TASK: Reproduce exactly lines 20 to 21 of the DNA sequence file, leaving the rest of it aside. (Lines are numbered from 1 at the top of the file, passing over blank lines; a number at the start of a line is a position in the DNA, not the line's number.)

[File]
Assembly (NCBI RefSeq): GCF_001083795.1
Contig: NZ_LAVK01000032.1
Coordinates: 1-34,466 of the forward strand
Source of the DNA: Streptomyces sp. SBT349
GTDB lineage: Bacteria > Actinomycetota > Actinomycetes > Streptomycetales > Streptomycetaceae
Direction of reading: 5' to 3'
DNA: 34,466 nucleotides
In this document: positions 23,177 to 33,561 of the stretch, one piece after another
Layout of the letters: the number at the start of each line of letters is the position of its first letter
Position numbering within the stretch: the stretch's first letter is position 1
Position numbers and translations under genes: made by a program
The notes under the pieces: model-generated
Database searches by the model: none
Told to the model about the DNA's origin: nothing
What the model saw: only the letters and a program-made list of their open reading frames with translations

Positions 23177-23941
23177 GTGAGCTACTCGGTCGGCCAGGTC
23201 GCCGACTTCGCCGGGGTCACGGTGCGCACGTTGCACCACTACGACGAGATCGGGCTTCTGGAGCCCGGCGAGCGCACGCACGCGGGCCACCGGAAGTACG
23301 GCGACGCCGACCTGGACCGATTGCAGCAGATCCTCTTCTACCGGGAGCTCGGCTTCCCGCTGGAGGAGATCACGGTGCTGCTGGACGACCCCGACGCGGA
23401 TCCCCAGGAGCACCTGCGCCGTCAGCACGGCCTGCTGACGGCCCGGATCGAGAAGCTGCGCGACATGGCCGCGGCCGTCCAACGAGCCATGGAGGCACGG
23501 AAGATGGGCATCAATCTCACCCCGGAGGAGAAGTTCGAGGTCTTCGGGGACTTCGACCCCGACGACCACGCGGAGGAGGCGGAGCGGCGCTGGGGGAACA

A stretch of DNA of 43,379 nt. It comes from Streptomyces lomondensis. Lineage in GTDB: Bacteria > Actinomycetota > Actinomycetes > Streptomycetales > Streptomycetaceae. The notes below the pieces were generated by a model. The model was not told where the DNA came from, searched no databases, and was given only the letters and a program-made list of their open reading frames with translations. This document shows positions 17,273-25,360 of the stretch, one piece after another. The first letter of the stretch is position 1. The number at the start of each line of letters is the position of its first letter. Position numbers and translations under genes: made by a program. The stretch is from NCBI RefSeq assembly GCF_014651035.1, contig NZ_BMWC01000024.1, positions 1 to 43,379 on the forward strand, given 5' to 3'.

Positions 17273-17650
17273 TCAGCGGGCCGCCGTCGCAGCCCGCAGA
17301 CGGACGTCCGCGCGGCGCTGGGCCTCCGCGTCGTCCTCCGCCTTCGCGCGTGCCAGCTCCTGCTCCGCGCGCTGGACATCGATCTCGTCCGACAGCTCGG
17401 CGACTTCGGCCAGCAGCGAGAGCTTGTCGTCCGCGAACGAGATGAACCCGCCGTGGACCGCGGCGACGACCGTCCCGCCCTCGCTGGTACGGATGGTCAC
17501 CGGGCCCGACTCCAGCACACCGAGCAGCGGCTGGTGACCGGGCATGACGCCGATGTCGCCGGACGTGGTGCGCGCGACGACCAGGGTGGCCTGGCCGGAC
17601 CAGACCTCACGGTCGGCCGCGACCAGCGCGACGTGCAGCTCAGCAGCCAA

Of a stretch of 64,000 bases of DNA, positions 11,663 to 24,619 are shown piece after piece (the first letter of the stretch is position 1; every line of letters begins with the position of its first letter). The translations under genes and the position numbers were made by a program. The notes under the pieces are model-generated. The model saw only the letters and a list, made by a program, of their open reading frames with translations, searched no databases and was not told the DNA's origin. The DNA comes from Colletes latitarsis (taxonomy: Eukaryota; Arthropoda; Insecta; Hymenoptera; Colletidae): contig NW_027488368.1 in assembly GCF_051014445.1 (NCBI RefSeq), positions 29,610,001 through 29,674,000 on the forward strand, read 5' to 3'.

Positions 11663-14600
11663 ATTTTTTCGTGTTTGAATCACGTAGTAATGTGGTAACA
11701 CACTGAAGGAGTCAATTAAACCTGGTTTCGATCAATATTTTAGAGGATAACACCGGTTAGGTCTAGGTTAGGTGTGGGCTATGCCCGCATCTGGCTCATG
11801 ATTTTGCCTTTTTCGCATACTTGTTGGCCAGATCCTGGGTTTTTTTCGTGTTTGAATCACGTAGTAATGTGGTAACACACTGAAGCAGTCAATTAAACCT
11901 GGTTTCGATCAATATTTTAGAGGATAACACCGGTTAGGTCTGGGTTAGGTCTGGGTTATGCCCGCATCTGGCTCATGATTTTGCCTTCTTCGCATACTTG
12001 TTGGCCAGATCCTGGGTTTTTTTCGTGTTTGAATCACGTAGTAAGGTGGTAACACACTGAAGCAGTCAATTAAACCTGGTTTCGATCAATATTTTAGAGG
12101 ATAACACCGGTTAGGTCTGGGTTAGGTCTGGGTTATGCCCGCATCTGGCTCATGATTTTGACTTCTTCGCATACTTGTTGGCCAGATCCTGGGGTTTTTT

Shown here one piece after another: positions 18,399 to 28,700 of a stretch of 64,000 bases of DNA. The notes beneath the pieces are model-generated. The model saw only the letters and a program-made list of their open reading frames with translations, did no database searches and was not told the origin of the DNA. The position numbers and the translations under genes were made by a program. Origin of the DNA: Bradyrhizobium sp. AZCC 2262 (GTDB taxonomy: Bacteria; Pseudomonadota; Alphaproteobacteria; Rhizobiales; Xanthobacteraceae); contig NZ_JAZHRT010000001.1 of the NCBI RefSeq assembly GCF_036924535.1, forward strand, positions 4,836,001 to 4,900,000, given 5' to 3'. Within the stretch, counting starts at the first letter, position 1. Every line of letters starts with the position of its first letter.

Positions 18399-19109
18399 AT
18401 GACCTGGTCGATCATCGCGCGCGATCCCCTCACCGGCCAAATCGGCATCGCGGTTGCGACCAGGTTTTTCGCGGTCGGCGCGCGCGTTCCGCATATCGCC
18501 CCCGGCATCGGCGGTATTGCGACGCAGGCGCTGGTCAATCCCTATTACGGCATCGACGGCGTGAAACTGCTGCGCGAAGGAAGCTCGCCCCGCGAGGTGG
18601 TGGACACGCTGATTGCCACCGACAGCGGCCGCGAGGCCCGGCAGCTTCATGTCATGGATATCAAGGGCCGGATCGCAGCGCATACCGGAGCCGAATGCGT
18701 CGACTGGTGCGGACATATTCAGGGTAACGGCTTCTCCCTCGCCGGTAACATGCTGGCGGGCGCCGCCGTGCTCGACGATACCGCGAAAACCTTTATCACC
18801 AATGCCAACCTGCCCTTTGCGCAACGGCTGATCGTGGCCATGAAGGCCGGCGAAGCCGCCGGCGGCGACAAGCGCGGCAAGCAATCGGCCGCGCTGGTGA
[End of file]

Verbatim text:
23401 TCCCCAGGAGCACCTGCGCCGTCAGCACGGCCTGCTGACGGCCCGGATCGAGAAGCTGCGCGACATGGCCGCGGCCGTCCAACGAGCCATGGAGGCACGG
23501 AAGATGGGCATCAATCTCACCCCGGAGGAGAAGTTCGAGGTCTTCGGGGACTTCGACCCCGACGACCACGCGGAGGAGGCGGAGCGGCGCTGGGGGAACA